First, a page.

Hollywood code breaker

Achieves much by daring more

Published: Sep 18 2017, 01:01:am

Tuesday, December 10, 1974

BORN LOSERS. Co-written by James Lloyd (Elizabeth James). Music by Mike Curb. Co-written, produced and directed by T.C. Frank (Tom Laughlin). Running time: 112 minutes. Restricted entertainment with the B.C. Classifier's warning: a very violent picture.
NOT EVERYONE LIKED BILLY JACK the first time around. Consider, for a moment, this voice from the past:
    “The most brutal cycle story to date and, indeed, perhaps the most brutal film (ever) . . . In this sorry exploitation of blood, flesh, implicit sex and explicit violence, motion picture tastelessness reaches a new low. Not a single character approaches being sympathetic, let alone heroic. Not a single performer could act to save his listless life . . .”
     (Excerpt from the Toronto Telegram, Sept. 7, 1967.)
    A more recent assessment appeared in Friday’s Province [1974].
    “Made . . . as the ultimate motorcycle picture (Born Losers) marked a turning point in the history of sex and violence on the screen. It may someday be remembered as one of the most significant films of the 1960s.”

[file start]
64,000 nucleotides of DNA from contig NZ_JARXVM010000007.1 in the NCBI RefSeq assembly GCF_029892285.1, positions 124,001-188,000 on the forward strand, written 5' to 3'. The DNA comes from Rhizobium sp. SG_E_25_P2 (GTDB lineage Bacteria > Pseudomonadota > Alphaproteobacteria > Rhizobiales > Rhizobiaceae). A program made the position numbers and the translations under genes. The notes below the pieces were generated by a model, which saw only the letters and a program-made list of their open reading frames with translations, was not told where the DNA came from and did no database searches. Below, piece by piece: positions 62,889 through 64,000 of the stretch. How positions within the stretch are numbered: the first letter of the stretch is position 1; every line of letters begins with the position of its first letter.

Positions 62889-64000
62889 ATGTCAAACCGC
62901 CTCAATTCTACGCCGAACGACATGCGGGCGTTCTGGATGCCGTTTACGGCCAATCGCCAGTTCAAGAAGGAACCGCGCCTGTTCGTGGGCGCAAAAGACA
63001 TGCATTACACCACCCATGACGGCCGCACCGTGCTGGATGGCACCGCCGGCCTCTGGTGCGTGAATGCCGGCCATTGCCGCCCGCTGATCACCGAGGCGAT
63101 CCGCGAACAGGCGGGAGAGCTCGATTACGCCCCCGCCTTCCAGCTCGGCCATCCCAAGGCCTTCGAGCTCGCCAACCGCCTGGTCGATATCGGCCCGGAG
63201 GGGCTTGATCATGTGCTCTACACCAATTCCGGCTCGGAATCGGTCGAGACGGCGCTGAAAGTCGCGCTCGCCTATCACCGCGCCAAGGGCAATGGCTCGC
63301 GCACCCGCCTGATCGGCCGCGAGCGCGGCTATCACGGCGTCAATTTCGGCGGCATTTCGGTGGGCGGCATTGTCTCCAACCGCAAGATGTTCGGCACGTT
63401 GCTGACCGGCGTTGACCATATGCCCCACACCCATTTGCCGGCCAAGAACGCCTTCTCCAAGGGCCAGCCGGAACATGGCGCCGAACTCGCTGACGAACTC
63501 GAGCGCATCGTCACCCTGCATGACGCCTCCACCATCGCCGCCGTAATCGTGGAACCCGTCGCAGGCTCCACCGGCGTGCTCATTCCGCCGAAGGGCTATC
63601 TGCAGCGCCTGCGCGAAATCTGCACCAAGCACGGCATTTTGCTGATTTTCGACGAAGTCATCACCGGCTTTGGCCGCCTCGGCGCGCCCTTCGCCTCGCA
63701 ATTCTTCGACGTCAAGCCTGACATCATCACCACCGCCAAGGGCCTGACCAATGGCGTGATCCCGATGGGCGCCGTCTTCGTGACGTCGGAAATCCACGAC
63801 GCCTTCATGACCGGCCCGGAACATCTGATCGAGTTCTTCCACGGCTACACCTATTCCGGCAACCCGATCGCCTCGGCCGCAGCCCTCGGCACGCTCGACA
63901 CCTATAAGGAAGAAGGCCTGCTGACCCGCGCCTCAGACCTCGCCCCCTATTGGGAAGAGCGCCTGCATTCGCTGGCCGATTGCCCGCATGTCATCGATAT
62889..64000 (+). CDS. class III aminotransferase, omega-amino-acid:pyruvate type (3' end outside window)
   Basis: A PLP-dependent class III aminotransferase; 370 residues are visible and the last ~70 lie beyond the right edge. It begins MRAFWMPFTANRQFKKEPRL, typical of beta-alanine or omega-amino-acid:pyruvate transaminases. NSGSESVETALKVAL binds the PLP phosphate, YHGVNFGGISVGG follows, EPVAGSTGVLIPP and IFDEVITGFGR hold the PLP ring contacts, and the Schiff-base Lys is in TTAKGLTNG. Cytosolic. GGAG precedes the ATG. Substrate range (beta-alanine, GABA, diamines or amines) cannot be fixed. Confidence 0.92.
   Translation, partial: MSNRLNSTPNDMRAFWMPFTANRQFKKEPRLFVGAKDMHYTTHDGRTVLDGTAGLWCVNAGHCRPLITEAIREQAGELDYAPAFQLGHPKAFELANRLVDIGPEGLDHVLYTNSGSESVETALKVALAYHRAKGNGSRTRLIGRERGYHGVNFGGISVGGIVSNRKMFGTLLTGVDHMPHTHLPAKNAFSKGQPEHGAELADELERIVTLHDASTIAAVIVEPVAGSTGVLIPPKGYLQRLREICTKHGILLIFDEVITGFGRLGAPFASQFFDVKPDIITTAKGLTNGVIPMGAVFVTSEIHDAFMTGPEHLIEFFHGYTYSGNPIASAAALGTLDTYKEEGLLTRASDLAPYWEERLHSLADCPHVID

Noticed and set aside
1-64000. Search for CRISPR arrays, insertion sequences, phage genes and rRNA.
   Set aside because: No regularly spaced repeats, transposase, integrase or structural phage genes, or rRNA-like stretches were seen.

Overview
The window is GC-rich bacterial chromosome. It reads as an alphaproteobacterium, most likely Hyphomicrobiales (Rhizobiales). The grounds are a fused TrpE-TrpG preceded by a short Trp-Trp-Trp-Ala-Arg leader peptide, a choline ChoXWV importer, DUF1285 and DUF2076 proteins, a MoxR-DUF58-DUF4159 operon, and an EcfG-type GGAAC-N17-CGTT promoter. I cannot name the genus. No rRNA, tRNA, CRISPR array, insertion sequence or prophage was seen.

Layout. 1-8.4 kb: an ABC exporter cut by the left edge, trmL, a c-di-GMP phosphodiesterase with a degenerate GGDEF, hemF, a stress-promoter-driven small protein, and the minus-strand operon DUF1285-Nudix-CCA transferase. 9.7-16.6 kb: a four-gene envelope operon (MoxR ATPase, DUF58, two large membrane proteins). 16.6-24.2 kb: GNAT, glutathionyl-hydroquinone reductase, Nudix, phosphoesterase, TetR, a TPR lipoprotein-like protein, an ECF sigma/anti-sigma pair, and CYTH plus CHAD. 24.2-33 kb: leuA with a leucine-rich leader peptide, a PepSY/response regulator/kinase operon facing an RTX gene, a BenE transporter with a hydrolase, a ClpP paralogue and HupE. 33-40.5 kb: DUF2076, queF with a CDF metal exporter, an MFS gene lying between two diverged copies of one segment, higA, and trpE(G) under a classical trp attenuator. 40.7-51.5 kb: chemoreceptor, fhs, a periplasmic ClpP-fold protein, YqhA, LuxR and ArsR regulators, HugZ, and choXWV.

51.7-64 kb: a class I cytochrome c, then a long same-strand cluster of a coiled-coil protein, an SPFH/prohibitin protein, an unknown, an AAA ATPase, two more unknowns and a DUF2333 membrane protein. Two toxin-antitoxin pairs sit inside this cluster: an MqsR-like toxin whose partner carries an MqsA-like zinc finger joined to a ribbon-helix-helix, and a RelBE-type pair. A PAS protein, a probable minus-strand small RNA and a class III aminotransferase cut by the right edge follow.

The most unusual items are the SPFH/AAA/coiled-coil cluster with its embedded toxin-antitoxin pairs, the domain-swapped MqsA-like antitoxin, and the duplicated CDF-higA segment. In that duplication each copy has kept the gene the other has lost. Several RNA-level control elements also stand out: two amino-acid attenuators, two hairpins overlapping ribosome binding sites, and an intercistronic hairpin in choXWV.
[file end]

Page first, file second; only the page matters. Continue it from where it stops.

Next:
Yes, friends, I wrote them both.
    What it proves is that times change, and so do reviewers. With the film’s return, I have to be honest and admit that my opinion of it has, uh, evolved over the past few years.
    It began to change in July, 1968, in Budapest. At that time there were posters all over the Hungarian capital advertising a film called Halálfejesek. The artwork was unmistakable.
    It was Born Losers.
    I scrounged a ticket, not an easy task because all seats were reserved and the showings were sold out two weeks in advance. The Pushkin Theatre was an elegant 700-seat auditorium, a mahogany and marble culture palace that looked as if it had been designed for grand opera.
    Unlike the Toronto audience, which had been teenaged, the Pushkin’s patrons were more adult, and considerably more serious. They had gathered together to view a significant foreign film.
    What they saw was the first screen appearance of Tom Laughlin (an actor whose screen presence is a handsome combination of Robert Blake and Rod Serling) in the role of Billy Jack, a part-Indian Vietnam veteran who returns to his home town on the California coast to find little work and lots of prejudice.
    Billy is heavily fined when he uses his rifle against the Born Losers, a motorcycle gang led by Daniel Carmody (played with cheerful malice by Jeremy Slate, who went on to star in at least three more biker epics, but who is best remembered as Sgt. Patrick O’Neill, the Canadian Army judo instructor in 1968’s The Devil's Brigade).